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Bridgeway Bible Dictionary

Son of Man

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Of all the titles commonly used of Jesus in the New Testament, ‘Son of man’ was the one most used by Jesus himself and least used by others. It hardly occurs at all outside the Gospels (Acts 7:56; Revelation 1:13; Revelation 14:14), and inside the Gospels is used almost solely by Jesus. By using this unusual title for himself, Jesus made people think carefully about who he was and what his mission involved (John 12:34; John 13:31-32).

A heavenly figure

The title ‘son of man’ comes from a vision recorded in the Old Testament book of Daniel. In this vision a person like a son of man came into the heavenly presence of God and received from him a universal and everlasting kingdom (Daniel 7:13-14). The idea of the son of man was tied up with that of the kingdom of God, and this provided the background to Jesus’ reference to himself as the Son of man.

With the coming of Jesus, the kingdom of God came visibly into the world. The world is under the power of Satan (2 Corinthians 4:4; 1 John 5:19), but Jesus delivered diseased and demonized people, showing that the rule and authority of God’s kingdom can release people from Satan’s power (Matthew 4:23-24; Matthew 12:28; Luke 10:9; Luke 10:17-18; Luke 17:20-21; see KINGDOM OF GOD). God’s kingdom will reach its fullest expression when Jesus returns at the end of the age to punish evil, remove Satan and reign in righteousness (Daniel 7:13-14; Matthew 13:41-43; Matthew 24:30-31; Mark 8:38).

The vision in Daniel shows, however, that the Son of man shares the kingdom with his people (Daniel 7:14; Daniel 7:27). Jesus therefore promised those who followed him that they would share with him in the final triumph of his kingdom (Matthew 19:28; Matthew 25:31-34; cf. 2 Timothy 2:11-12; Revelation 3:12; Revelation 3:21; Revelation 20:4).

An earthly figure

In addition to this particular usage, the expression ‘son of man’ could be used in ordinary speech to apply to any man. It could be simply a poetic way of saying ‘a person’, and at times Jesus may have used it simply to mean ‘I’ or ‘me’ (Numbers 23:19; Psalms 8:4; Ezekiel 2:1; Ezekiel 2:3; Ezekiel 2:8; Matthew 11:19).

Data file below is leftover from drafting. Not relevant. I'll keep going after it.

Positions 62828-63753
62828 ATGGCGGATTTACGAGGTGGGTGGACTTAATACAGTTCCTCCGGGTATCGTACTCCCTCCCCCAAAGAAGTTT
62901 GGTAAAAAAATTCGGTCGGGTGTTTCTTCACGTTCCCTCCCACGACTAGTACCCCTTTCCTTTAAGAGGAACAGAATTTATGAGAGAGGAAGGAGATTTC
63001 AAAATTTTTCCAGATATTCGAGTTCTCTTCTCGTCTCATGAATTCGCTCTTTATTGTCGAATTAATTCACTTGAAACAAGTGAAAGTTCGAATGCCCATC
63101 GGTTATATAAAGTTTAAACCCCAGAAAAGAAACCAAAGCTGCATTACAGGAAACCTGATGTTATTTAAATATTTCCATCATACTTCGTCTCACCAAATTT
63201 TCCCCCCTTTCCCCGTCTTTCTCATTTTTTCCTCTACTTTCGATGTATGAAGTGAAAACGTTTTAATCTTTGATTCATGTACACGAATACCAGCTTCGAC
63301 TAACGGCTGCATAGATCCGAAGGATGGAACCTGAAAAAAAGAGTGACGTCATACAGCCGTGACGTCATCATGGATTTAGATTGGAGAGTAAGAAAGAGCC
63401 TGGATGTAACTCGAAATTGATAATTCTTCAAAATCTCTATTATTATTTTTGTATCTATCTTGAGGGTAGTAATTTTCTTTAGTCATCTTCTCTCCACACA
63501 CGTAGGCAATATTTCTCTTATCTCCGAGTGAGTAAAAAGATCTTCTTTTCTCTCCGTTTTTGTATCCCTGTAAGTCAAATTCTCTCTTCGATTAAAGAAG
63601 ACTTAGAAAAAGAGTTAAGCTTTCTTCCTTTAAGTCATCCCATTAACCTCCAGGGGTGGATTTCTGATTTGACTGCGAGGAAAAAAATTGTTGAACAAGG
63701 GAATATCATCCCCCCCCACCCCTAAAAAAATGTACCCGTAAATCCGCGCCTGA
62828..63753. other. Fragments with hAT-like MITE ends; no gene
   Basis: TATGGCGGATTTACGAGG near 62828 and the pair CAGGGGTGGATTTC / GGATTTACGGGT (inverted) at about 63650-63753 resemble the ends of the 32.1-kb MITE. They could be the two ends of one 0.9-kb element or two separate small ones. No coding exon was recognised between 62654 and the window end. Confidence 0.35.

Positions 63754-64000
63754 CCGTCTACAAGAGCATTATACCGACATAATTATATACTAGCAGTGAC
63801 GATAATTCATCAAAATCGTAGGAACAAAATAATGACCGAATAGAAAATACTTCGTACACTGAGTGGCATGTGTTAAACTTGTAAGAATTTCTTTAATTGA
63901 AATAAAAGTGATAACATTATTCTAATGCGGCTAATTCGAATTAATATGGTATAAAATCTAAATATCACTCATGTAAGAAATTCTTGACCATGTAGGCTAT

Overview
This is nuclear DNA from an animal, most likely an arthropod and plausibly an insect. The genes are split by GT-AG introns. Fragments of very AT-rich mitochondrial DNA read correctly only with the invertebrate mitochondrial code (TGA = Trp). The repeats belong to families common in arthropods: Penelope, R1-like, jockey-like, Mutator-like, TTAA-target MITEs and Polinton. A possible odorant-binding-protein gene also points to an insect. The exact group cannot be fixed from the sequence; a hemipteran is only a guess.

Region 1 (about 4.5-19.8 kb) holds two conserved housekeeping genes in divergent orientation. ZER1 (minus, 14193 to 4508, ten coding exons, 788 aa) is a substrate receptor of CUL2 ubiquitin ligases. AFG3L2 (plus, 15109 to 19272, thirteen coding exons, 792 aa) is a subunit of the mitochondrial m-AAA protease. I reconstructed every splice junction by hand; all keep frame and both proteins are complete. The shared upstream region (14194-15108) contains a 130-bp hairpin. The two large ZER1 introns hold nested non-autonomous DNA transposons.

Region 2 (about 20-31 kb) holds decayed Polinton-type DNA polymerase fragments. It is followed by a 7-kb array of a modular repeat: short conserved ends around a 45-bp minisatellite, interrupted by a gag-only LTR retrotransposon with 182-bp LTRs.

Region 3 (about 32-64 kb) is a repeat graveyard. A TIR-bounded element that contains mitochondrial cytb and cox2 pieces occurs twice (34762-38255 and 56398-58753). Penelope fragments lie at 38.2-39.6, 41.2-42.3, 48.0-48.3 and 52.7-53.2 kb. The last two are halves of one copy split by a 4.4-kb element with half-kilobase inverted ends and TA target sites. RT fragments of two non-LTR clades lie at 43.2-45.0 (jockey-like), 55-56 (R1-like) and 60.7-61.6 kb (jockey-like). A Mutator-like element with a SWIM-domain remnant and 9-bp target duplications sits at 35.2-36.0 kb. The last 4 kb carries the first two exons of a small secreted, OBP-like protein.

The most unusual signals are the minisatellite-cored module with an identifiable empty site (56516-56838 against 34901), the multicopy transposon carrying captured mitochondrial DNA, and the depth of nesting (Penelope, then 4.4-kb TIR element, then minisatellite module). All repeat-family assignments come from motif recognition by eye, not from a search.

The twofold meaning of ‘son of man’ was especially appropriate as a title for Jesus. It pointed to his deity (he was the heavenly Son of God; John 3:13; John 6:62) and to his humanity (he was a man, a member of the human race; Matthew 8:20). The Son of man was the embodiment of God. In his unique person he carried the authority of God into the world (Mark 2:10; Mark 2:28; cf. John 5:27; see JESUS CHRIST; SON OF GOD).

Jesus’ use of ‘Son of man’ in relation to the kingdom of God likewise combined heavenly and earthly aspects. The heavenly Son of man was in fact an earthly figure born in the royal line of David and having claim to the messianic throne. Because of the Jews’ selfish nationalistic ideas of the Messiah and his kingdom, Jesus rarely spoke of himself specifically as the Messiah (see MESSIAH). By using the title ‘Son of man’, he was claiming to be the Messiah without actually using the title ‘Messiah’. He knew the title ‘Son of man’ could be puzzling, but he wanted people to think about it. He wanted them to consider the evidence of his life and work, and discover for themselves the true identity of this one who called himself the Son of man (Matthew 16:13-16; John 9:35-36; John 12:34).

When the Jewish leaders finally understood Jesus’ usage of the title (namely, that he claimed to be both the Davidic Messiah and the supernatural heavenly Messiah of Daniel 7:13-14), they accused him of blasphemy and had him crucified (Mark 14:61-64). This did not take Jesus by surprise, for he knew that the heavenly Son of man had also to become the suffering servant. He had to suffer and die before he could receive the kingdom (Mark 8:31; Mark 9:12; Mark 10:45; John 3:13-14; John 8:28; see SERVANT OF THE LORD).

If, however, the crucified Son of man was to receive an eternal kingdom, his death had to be followed by resurrection (Mark 9:31; Mark 10:33-34). Therefore God, in a triumphant declaration of the perfection of all that Jesus had done through his obedient life and sacrificial death, raised him up and gave him glory (1 Peter 1:21). The full revelation of that glory will take place when the Son of man returns in the triumph of his kingdom (Mark 8:38; Mark 13:26; Mark 14:62).


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Bibliography Information
Fleming, Don. Entry for 'Son of Man'. Bridgeway Bible Dictionary. https://www.studylight.org/dictionaries/bbd/s/son-of-man.html. 2004.

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